Conflicting Decisions Regarding Premises Liability Create Uncertainty for Commercial Shopping Center Tenants

By Louis Pashman, Esq.
lpashman@pashmanstein.com

You are a tenant in a commercial shopping center.  Someone visiting your store is injured in a fall outside your store.  As is common in shopping center leases, the landlord is responsible to maintain all common areas.  Are you responsible for the injury to the person who visited your store?  Two recent appellate decisions reached different results.

In Kandrac v. Marrazzo’s Mkt., a 2012 decision, a customer who had been at defendant’s store fell on a hump in the parking lot.  The court found the tenant not liable.  While refusing to rule that such a tenant is automatically relieved of liability, it cited three reasons for its decision.  First, the accident did not occur on a route fixed by the tenant.  Second, it was not in close proximity to the defendant’s store and, third, the area where the accident occurred was not in defendant’s control.  The lease provision imposing maintenance responsibility on the landlord was a “significant” factor.

In a 2013 decision, Nielsen v. Wal-Mart Store # 2171, an independent contractor at Wal-Mart to perform exterminating services alleged he slipped and fell in loose sand and gravel in an area outside the store.  The lease imposed on the landlord the same duty to maintain the common areas, which included the area where the plaintiff fell.  The court could have distinguished the Kandrac case.  The route the independent contractor took was prescribed by Wal-Mart.  It was in closer proximity than Kandrac.  Neilsen, however, did not rest on any of those distinctions.  Rather, the court in Nielsen disagreed with Kandrac.  Although Wal-Mart had no contractual obligation to maintain the area, nothing prevented them from doing so.  While in Kandrac the court found that the duty imposed on the landlord was a “significant” factor, in Nielsen it carried little weight.  Neither ownership nor control, the Nielsen court said, is determinative.  The language used by the parties is not of great import.  Basic fairness and public policy considerations are paramount.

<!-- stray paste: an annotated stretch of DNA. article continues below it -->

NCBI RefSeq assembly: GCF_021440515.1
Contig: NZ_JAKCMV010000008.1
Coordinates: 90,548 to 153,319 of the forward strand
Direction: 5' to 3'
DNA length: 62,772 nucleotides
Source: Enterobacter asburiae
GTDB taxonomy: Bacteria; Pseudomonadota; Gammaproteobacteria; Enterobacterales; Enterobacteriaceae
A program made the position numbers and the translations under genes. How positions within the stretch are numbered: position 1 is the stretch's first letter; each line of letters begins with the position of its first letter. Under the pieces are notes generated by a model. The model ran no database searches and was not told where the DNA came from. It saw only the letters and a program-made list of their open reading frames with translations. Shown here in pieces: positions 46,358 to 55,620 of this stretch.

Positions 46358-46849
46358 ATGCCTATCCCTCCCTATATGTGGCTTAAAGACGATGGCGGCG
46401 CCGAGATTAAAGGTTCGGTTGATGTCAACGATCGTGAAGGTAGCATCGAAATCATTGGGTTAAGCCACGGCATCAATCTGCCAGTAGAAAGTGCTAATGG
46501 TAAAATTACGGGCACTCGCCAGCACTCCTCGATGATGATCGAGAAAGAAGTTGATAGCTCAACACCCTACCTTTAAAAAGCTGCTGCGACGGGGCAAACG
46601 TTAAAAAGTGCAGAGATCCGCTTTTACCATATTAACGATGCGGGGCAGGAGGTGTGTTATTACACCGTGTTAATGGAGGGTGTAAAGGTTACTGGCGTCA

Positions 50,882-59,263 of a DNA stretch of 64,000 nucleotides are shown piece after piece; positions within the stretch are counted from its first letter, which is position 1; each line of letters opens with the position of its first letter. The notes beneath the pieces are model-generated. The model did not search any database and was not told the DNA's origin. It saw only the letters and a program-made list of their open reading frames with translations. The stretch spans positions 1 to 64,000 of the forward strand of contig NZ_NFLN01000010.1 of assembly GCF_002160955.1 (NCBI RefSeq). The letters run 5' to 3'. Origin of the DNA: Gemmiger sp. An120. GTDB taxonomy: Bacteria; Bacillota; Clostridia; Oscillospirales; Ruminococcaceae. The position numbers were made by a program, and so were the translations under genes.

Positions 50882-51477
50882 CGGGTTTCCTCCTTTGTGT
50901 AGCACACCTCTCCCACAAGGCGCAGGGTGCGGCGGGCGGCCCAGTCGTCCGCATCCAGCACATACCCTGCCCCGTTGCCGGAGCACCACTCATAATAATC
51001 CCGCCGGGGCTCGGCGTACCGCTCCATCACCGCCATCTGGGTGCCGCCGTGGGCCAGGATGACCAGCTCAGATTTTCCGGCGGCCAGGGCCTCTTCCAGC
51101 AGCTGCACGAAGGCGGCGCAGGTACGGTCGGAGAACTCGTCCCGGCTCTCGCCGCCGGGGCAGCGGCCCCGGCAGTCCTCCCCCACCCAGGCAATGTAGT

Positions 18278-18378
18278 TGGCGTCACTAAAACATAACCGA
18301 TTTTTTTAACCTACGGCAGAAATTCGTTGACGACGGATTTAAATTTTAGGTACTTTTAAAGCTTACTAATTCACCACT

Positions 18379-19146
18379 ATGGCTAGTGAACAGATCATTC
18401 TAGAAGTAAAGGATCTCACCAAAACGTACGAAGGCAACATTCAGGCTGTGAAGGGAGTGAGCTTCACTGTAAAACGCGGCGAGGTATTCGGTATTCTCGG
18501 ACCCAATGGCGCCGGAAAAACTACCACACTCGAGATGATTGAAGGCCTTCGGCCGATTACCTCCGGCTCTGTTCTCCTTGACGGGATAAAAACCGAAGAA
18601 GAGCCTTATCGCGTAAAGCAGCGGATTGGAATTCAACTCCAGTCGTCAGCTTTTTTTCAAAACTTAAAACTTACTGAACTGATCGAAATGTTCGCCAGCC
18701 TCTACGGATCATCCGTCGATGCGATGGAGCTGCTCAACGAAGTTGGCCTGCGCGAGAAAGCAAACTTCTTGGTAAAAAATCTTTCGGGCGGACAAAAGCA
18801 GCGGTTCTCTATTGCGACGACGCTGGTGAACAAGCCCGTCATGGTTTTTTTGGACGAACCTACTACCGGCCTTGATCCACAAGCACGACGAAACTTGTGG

If this leaves you uneasy about your responsibility if you are a tenant in a commercial shopping center—it should.

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